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Commentary: The toxic playbook of the pesticide presidency
Austin American-Statesman - 7/26/2019
The announcement last week that the Trump EPA will not ban the brain-damaging pesticide chlorpyrifos was hardly surprising.
The president's giddy support for the pesticide industry began shortly after Dow Chemical contributed $1 million to his inaugural fund. Within weeks the Trump EPA had quickly reversed its plan to ban chlorpyrifos use on food crops, casting aside compelling evidence of its harm to children and nearly 1,400 of the nation's most endangered plants and animals.
Last week's affirmation of that plan came just days after the EPA suddenly expanded approval for use of the bee-killing insecticide sulfoxaflor across 200 million acres, including millions of acres in Texas.
Across the Lone Star state, cotton, corn, sorghum and citrus -- think Texas grapefruits -- can now be sprayed with a pesticide known to be extremely harmful to bees. Keep in mind, one in three bites of our food is pollinated by bees. Without them, not only do we jeopardize our ability to produce the fruits and vegetables that make up a healthy diet, but we also jeopardize the survival of bluebonnets and other wildflowers that rely on them for reproduction.
The agency's massive expansion of sulfoxaflor use spotlights the anti-science games the Trump EPA plays to approve pesticides that independent researchers have found to be harmful to human health, wildlife, or both.
Here's how that works.
The EPA's own scientists found that sulfoxaflor, a neonicotinoid insecticide, is "very highly toxic" to bees. But in expanding the pesticide's use on bee-attractive crops like soybean, watermelon, strawberry and citrus, the agency said it relied on "new" research.
Just as with the EPA's proposed re-authorization earlier this year of glyphosate -- the active ingredient in Roundup -- the agency chose to rely on industry-financed research that is unavailable for review by independent researchers.
To achieve its goal of approving sulfoxaflor, the Trump EPA rejected a highly relevant study published in the scientific journal Nature -- the world's gold standard for peer-reviewed journals -- that found even low doses of sulfoxaflor exposure had severe consequences for bumblebee reproductive success.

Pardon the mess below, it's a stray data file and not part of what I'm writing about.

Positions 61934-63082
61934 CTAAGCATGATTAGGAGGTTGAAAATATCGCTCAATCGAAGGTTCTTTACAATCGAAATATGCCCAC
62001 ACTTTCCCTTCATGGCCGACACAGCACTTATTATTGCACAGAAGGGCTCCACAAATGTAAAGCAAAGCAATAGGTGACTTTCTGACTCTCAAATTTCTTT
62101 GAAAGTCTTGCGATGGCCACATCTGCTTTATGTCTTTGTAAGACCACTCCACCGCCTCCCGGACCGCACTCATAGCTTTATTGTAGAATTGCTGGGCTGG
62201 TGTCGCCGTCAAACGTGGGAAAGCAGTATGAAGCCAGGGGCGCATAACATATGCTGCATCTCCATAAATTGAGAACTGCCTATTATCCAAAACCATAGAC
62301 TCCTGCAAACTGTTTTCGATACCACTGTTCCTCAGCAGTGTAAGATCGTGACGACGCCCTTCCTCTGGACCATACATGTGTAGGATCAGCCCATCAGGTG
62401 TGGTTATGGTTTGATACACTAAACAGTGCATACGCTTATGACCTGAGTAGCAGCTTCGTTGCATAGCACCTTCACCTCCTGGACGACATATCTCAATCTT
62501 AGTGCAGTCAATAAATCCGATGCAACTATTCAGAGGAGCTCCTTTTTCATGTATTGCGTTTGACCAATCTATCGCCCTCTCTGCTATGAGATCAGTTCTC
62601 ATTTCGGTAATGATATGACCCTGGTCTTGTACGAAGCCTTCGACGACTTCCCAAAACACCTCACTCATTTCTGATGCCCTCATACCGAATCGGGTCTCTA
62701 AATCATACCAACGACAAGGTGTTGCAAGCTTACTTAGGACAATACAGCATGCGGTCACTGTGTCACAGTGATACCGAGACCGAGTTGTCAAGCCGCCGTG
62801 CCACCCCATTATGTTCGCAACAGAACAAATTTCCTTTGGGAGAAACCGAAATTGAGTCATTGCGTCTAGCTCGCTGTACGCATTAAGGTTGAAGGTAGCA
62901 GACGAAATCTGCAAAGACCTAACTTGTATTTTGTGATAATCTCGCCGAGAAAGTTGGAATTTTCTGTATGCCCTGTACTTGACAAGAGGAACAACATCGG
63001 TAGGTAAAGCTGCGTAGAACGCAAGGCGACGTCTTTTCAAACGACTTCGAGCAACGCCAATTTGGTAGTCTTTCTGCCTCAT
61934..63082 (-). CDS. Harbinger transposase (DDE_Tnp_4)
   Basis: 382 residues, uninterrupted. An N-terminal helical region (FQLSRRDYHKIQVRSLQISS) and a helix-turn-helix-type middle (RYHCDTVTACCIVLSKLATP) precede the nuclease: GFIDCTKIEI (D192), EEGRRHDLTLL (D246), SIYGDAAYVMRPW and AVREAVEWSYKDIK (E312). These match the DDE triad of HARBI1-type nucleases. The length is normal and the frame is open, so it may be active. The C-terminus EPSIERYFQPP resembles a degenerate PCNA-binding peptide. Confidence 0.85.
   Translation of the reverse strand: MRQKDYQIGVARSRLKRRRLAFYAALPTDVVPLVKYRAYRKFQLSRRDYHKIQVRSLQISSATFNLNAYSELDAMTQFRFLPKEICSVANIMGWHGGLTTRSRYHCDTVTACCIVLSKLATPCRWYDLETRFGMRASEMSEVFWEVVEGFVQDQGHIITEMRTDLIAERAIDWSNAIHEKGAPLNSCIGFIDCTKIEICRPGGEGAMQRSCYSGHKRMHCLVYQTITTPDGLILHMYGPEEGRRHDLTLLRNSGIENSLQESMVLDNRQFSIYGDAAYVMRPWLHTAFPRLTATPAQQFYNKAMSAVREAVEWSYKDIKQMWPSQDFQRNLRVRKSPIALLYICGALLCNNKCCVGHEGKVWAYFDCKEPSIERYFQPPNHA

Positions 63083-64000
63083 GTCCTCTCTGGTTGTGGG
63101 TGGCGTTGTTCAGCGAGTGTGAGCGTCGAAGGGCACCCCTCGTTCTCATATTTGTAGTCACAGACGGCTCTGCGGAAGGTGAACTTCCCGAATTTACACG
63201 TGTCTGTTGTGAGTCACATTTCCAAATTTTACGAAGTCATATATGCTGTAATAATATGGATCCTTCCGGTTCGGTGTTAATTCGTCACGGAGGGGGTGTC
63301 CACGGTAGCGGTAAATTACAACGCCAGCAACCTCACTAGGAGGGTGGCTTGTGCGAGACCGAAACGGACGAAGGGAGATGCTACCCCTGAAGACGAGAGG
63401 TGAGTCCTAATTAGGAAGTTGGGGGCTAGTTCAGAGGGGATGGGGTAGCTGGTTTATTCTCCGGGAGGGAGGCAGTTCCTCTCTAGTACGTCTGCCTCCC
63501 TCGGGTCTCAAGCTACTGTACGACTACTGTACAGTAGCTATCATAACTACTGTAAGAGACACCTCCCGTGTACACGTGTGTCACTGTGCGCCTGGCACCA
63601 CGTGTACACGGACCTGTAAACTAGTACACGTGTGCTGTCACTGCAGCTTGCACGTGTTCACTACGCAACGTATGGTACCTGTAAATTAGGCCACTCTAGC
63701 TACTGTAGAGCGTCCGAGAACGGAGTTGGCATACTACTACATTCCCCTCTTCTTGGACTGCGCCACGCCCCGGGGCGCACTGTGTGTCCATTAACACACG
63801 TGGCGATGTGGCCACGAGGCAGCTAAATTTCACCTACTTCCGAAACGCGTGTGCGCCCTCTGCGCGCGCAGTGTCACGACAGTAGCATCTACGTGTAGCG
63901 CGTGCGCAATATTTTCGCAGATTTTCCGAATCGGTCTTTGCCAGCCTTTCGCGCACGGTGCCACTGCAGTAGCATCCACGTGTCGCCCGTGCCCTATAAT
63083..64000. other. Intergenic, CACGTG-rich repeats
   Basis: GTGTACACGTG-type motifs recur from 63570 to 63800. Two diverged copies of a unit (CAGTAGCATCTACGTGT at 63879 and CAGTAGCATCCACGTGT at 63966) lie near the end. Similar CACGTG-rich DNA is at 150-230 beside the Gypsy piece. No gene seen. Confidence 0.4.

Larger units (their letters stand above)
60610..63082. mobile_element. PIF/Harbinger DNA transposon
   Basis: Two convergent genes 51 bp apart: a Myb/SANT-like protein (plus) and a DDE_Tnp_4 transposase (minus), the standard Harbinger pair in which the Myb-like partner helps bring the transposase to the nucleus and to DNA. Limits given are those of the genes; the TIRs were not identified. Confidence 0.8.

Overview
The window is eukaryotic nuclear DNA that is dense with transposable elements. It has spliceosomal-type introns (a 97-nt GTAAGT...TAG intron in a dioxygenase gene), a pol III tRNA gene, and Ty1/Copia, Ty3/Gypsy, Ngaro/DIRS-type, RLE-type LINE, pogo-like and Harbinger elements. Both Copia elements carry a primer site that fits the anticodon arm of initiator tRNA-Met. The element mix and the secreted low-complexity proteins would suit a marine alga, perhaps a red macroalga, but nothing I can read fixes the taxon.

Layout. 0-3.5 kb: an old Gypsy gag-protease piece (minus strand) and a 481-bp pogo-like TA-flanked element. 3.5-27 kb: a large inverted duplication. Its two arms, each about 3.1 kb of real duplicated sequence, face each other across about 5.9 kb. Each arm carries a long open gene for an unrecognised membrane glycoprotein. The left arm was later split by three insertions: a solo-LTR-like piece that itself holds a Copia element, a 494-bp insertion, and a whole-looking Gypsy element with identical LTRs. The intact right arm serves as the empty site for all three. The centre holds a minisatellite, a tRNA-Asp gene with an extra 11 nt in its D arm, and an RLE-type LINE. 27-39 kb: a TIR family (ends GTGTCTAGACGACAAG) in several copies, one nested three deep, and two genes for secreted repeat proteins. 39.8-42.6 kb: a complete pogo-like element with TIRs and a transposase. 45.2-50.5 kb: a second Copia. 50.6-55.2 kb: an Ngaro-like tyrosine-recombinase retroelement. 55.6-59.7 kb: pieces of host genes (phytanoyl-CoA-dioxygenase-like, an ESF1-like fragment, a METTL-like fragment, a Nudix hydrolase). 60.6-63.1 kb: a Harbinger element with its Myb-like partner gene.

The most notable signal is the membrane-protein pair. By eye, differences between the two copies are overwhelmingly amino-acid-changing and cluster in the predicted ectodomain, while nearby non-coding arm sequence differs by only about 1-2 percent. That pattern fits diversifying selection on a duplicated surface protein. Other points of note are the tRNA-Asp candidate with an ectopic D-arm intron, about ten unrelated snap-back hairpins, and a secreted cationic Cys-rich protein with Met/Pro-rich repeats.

Instead of considering the well-documented findings of the Nature study, the EPA chose to accept only the findings of a confidential, non-peer reviewed Dow study that concluded sulfoxaflor is less harmful to bumblebees. But even the Dow study found that the level of sulfoxaflor considered safe for bumblebees to consume is five times lower than the dose the EPA had identified as safe for honey bees.
The EPA ultimately concluded -- without providing any justification -- that the dose of sulfoxaflor considered safe for honey bees is safe for all insects.
The agency failed to consider the pesticide's impacts on North America's more than 4,000 native bee species, including 800 species in Texas.
At the request of industry, the agency also waived the requirement of a full-field study of the pesticide's impacts to pollinators, saying it would "not add meaningful input to our conclusions," suggesting their approval was a foregone conclusion.
The EPA also weakened the few restrictions in place on how and when sulfoxaflor may be sprayed -- limits that had been designed to protect native pollinators and other wildlife.
In a blow to open scientific review, the EPA broke with protocol and offered no public notice or chance for independent researchers to comment.
The EPA's reliance on confidential industry studies is nothing new. The practice helps explain why the U.S. approved 85 harmful pesticides that are outlawed in other countries, according to a recent peer-reviewed study.
But the Trump EPA's dangerous habit of completely ignoring independent research by leading scientists is a national disgrace that has created a pesticide approval process offering strong protections for pesticide company profits, and little else.
And until Congress overhauls that deeply broken process, the EPA will continue to operate as a pesticide industry cheerleader, rubber-stamping pesticides and ignoring well-documented harms to our most fragile citizens and most-endangered wildlife.
Burd is director of the Center for Biological Diversity's environmental health program and serves on the federal advisory committee for EPA'sOffice of Pesticide Programs.
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